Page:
Latin America: Uses and Abuses of Haiti
Le Monde diplomatique
"La mort aime bien les pauvres," "Death loves the poor," wrote Le Monde Diplomatique in February 2005 after the tsunami had hit Indonesia, the coast of Sri Lanka, southern India and Thailand (1). It is too early to take stock of the level 7 earthquake on the Richter scale that devastated the poorest country in Latin America, Haiti, January 12.
But the worst is feared. For now, it is urgent to search for and rescue victims, provide medical assistance to survivors, build shelters, provide food and water and try to control disease. International solidarity and humanitarian assistance from all, from the United Nations (UN) to the United States through the European Union - and especially France, which cannot escape its historical debt to the island -- or Latin America, is mobilized by (or not) their potential.
Once again, an earthquake hits a region of the globe just spared by natural phenomena. In 2008, Haiti had already suffered hell from four tropical storms - Ike, Anna, Gustav and Fay. We cannot compare them to this earthquake clearly unpredictable, unexpected and difficult to anticipate. Nevertheless, a first question arises: why does, when these hurricanes that ravage the same way (with disastrous economic consequences), Haiti have to mourn seven hundred ninety-three dead and "only" four in Cuba? Like a zoom effect, disasters reveal the "real" status of societies.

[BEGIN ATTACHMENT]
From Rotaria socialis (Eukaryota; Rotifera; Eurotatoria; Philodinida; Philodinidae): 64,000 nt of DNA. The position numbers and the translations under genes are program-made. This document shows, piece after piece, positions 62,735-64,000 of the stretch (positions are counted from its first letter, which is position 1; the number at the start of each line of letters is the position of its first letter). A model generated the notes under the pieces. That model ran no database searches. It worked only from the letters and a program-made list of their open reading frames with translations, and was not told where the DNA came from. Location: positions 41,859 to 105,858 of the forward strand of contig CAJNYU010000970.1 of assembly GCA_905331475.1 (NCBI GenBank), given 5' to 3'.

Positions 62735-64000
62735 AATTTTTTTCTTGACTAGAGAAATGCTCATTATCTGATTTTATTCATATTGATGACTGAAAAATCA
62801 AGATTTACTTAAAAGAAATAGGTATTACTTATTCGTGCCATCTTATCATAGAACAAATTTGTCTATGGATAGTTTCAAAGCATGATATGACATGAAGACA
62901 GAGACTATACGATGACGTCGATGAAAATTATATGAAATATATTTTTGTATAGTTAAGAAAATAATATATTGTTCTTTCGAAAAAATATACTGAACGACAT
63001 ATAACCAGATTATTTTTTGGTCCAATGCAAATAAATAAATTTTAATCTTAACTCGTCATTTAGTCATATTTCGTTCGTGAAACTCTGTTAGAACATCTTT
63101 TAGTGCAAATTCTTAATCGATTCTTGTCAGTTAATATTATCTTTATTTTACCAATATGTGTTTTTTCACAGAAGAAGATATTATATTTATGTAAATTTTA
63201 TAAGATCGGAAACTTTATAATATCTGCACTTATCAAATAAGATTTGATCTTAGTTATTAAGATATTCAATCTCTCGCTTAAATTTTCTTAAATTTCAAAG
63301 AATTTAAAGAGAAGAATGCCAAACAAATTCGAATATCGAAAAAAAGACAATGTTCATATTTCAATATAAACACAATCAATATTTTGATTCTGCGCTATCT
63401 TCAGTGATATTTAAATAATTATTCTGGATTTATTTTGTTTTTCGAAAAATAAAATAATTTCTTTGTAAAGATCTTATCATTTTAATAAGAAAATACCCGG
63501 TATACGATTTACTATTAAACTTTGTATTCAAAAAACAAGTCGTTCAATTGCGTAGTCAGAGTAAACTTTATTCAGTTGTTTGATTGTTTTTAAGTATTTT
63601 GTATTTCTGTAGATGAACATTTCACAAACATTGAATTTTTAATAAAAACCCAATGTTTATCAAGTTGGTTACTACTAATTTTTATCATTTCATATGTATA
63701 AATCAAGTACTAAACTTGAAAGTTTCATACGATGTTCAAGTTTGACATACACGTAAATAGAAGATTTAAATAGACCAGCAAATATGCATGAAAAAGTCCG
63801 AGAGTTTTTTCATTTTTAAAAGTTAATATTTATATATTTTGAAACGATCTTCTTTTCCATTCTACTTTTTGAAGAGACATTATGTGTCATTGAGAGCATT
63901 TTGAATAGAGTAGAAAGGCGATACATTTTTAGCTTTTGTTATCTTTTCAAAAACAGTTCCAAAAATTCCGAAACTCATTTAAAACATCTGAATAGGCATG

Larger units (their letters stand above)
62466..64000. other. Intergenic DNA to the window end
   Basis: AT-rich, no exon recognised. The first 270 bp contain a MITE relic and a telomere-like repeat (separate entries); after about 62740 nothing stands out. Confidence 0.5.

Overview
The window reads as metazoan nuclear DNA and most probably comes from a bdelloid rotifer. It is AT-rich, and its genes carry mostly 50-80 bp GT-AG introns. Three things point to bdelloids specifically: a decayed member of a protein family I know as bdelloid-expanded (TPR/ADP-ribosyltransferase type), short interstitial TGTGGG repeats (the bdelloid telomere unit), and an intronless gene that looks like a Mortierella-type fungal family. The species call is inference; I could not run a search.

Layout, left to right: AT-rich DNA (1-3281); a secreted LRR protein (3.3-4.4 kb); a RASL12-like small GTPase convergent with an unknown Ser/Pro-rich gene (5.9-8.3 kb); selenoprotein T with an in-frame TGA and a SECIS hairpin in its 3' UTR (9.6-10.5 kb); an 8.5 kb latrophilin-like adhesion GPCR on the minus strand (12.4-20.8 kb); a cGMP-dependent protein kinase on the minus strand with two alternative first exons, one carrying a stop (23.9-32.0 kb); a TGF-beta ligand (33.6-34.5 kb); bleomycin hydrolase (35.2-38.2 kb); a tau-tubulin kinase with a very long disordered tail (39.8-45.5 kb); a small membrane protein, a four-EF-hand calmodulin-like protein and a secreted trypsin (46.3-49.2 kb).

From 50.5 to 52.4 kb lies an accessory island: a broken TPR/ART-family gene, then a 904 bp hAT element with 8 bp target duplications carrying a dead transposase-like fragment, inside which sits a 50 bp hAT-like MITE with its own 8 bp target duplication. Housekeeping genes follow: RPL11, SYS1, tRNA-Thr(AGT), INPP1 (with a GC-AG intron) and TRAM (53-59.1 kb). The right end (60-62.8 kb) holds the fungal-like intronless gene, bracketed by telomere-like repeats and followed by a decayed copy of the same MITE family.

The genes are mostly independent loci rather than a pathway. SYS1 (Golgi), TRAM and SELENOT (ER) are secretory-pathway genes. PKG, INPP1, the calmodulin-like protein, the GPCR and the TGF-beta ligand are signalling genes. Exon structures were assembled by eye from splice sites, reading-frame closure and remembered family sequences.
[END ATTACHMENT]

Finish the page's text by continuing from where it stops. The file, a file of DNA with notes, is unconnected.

Once past the initial shock and turmoil, governments, NGOs, international institutions and media will embroider, all together, the topic of "reconstruction". If you can use the term "rebuild" in a country that lacks everything.
But, of what reconstruction does one speak? After Hurricane Mitch, which in October and November 1998 claimed almost ten thousand lives and hundreds of thousands homeless in Central America, social movements put forward the idea of linking it to a new kind of development to reduce social vulnerability. Time has since then demonstrated that nothing has been done in that regard. The only attempt undertaken much later, by Honduran President Manuel Zelaya, ended with the coup of June 28, 2009 ...
A Haitian political class threatened by the specter of self-destruction, and who is not exempt from liability in the disasterous state of the country, who will read him the riot act? The international financial institutions that have delayed the process of debt cancellation despite the problems already faced by the people? Washington, World Bank, International Monetary Fund (IMF), Inter-American Development Bank, etc.? Do the countries called "friends" who have cynically pushed to the descent into hell of Haitian society?
Since 1984, the IMF has forced Port au Prince to liberalize its market. The few recent public services were privatized by denying them access to the most needy. In 1970, Haiti was producing 90% of its food, it now imports 55%. U.S. subsidized rice has killed local production. In August and September 2008, soaring world food prices had increased its prices by 50%, causing hunger riots.
A natural disaster can be attributed to fate. The shameful and intolerable impoverishment of urban and rural Haiti, no.
(1) See "Tsunami, cyclones, inondations, if peu des catastrophes naturelles ...».
Translated from Spanish from the Portuguese version by: